“All of his great poems, in fact, are about living in ambiguity, about negotiating what might appear to be mutually exclusive alternatives—heaven and earth, elegance and violence, the thinking mind and the brute fact of the world.”

Could this not be a hallmark of all great poetry??

So on to some of his work. Wilbur has written so many truly strong poems, but this is one that never fails to get to me.

For C.

BY Richard Wilbur

After the clash of elevator gates
And the long sinking, she emerges where,
A slight thing in the morning’s crosstown glare,
She looks up toward the window where he waits,
Then in a fleeting taxi joins the rest
Of the huge traffic bound forever west.

On such grand scale do lovers say good-bye—
Even this other pair whose high romance
Had only the duration of a dance,
And who, now taking leave with stricken eye,
See each in each a whole new life forgone.
For them, above the darkling clubhouse lawn,

Bright Perseids flash and crumble; while for these
Who part now on the dock, weighed down by grief
And baggage, yet with something like relief,
It takes three thousand miles of knitting seas
To cancel out their crossing, and unmake
The amorous rough and tumble of their wake.

We are denied, my love, their fine tristesse
And bittersweet regrets, and cannot share
The frequent vistas of their large despair,
Where love and all are swept to nothingness;
Still, there’s a certain scope in that long love
Which constant spirits are the keepers of,

And which, though taken to be tame and staid,
Is a wild sostenuto of the heart,
A passion joined to courtesy and art
Which has the quality of something made,
Like a good fiddle, like the rose’s scent,
Like a rose window or the firmament.

-@-@-@-@-@-@-@-@-@-@-

We all know “Love Calls Us to theThings of This World,” perhaps his most famous and well-read poem. This too is right up at the top.

Boy at a Window

Seeing the snowman standing all alone
In dusk and cold is more than he can bear.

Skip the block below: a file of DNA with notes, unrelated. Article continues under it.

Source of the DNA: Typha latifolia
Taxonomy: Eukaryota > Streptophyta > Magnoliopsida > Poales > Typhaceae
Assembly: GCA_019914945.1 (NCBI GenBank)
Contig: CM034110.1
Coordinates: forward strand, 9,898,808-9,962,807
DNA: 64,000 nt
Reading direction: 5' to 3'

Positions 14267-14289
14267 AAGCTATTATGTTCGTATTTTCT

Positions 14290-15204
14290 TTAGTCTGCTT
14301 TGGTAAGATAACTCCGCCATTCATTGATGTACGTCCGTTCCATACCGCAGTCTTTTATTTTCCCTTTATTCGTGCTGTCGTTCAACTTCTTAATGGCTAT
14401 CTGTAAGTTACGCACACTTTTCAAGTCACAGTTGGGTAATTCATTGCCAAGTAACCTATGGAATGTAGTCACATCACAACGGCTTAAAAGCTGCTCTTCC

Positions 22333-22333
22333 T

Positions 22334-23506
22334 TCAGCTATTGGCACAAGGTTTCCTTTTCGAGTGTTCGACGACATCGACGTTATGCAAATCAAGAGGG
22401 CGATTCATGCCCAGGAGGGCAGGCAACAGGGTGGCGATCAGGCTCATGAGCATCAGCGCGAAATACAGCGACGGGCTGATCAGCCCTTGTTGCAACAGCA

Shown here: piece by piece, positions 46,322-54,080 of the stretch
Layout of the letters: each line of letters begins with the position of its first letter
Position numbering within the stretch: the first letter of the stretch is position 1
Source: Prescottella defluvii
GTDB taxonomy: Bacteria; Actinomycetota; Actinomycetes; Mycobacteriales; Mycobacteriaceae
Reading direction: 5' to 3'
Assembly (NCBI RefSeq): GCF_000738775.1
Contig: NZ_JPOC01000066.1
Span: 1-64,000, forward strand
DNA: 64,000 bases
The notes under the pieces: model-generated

The small boy weeps to hear the wind prepare
A night of gnashings and enormous moan.
His tearful sight can hardly reach to where
The pale-faced figure with bitumen eyes
Returns him such a God-forsaken stare
As outcast Adam gave to paradise.

The man of snow is, nonetheless, content,
Having no wish to go inside and die.
Still, he is moved to see the youngster cry.
Though frozen water is his element,
He melts enough to drop from one soft eye
A trickle of the purest rain, a tear
For the child at the bright pane surrounded by
Such warmth, such light, such love, and so much fear.

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My Sonnet Up on Autumn Sky!!

Thrilled to find my sonnet “The Buoy” is up on Autumn Sky Poetry Daily today here. Please check it out!

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Discovering a Breathtaking Poet: Alice Oswald

How often do we run across a poet whose work takes our breath away? As it happens, perhaps more often than expected, there being so many poets writing now, there being such an exponential increase in the human population, and in particular the civilized portion thereof. Yet I feel I’ve missed painfully more of them than I should. One of the most glaring “misses” of these is the work of poet Alice Oswald, possibly the greatest living poet, according to Charlotte Runcie.

I suppose one could say her poetry can be described as “formal,” if that word means not shying away from the use of rhyme, even if it occurs on the end of lines. But her poetry is in my view uncategorizable, totally unique, an original voice. Characterized by great intuitive leaps and stunning connections, and I should say a sense of truth being laid bare in startling yet haunting ways, I am entranced, humbled, enlightened, uplifted, flabbergasted, and quietly transported by her work.